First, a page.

The mutton biryani that we tried strengthened at Golconda Bow is an example of this.
This is Kachhi biryani where the raw (kachhi) meat and rice are cooked together, not assembled after both are cooked individually unlike in the biryanis of the Awadhi gharana. A method which worked for the cooks travelling with the armies of the namab who would carry spices, rice and livestock when they went out to war and feed biryani to the soldiers at night. A sort of ancient martial cup o’noodles.
The biryani at Golconda tasted like the ones at Shadab and Bahar at Hyderabad and had the regulation slice of boiled egg too. The difference being that the nawab’s biryani at Golconda Bowl was not as greasy as what the Hyderbadis of today eat.
The biryani at Golconda Bowl had the same smattering of spice powders interspersed through the rice as did the biryanis of Hyderabad. Nitin exhorted us to cast our forks aside and mix the masala in to the rice and eat with our hands.
The Bengali in me stuck to the fork though. I didn’t mix the rice as I like my rice and spices separate. In fact my fellow Bengali dinner mates, who were enthralled by the rest of the meal, didn’t warm up to the biryani. But that’s a cultural thing. no matter how good a biryani is, if it’s not styled like the Lucknow origined biryanis of Calcutta, then we Bengalis don’t like it.
Yet, as Hyderabadi biryanis go the one at Golconda Bowl seemed right up there with the best.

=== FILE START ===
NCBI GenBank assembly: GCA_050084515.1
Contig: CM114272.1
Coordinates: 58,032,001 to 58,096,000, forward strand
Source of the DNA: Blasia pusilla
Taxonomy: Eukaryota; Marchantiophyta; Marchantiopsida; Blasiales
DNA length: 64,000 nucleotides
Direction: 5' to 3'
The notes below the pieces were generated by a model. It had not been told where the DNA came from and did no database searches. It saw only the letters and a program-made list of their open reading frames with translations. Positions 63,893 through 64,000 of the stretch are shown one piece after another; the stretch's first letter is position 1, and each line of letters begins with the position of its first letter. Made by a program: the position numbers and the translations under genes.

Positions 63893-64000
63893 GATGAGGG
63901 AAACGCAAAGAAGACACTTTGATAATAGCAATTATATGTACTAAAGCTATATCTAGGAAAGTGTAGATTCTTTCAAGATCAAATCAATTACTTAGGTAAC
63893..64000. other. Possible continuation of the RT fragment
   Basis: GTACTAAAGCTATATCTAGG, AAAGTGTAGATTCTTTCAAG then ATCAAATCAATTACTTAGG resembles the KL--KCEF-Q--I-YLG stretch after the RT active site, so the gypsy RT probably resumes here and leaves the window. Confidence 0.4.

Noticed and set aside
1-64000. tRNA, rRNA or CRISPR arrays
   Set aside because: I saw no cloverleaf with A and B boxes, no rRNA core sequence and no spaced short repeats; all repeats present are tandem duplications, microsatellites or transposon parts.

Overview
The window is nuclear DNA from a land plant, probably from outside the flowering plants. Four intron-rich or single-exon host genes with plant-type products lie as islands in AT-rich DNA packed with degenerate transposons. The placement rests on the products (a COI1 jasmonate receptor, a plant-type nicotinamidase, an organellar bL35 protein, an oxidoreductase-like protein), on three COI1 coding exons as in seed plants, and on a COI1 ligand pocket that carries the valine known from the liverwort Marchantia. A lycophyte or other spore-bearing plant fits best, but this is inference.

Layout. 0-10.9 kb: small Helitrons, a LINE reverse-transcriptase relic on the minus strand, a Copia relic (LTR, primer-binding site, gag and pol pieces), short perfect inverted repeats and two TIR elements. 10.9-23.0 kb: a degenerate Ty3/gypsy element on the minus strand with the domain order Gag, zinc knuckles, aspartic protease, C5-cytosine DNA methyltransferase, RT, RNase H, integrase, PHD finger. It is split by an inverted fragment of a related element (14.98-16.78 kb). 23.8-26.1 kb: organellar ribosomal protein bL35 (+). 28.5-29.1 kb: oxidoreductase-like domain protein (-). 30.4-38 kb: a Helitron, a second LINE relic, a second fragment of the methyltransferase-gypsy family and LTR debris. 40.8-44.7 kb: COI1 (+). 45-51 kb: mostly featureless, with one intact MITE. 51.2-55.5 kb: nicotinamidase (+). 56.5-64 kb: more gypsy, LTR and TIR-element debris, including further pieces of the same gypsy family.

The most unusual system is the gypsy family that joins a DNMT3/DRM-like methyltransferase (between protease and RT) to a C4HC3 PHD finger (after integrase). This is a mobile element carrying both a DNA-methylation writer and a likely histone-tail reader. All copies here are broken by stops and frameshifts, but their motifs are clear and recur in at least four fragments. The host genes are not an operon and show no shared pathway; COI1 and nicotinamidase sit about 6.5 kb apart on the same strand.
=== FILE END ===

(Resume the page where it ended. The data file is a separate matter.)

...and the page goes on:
We also tried a mirchi fish tikka which had a very delicate crisp exterior with soft well flavoured fish inside.
In my second visit I chose the haleem and pathar ke gosht and was as delighted as I was the first time. The same holds for Nitin’s management of the table.
For its nawabi red and black interiors, which are a fine balance of opulence and class, our average per person dinner rate of about Rs 500 (9 USD) without alcohol seemed unreal.
I skipped the desserts as I am yet to recover from the excruciatingly sweet khubani ke meetha at Cafe Bahar at Hyderabad. Barring the Mysore Pak I don’t think they get sweets in the South. The Jal Jeera is a good start to the dinner and they give some potent paans on the house at the end if you can handle it.
Yes, this is one of the write-ups where I should mention that it was not a hosted review and that we paid for our food.
I know that it doesn’t read that way.
Golconda Bowl on Google Maps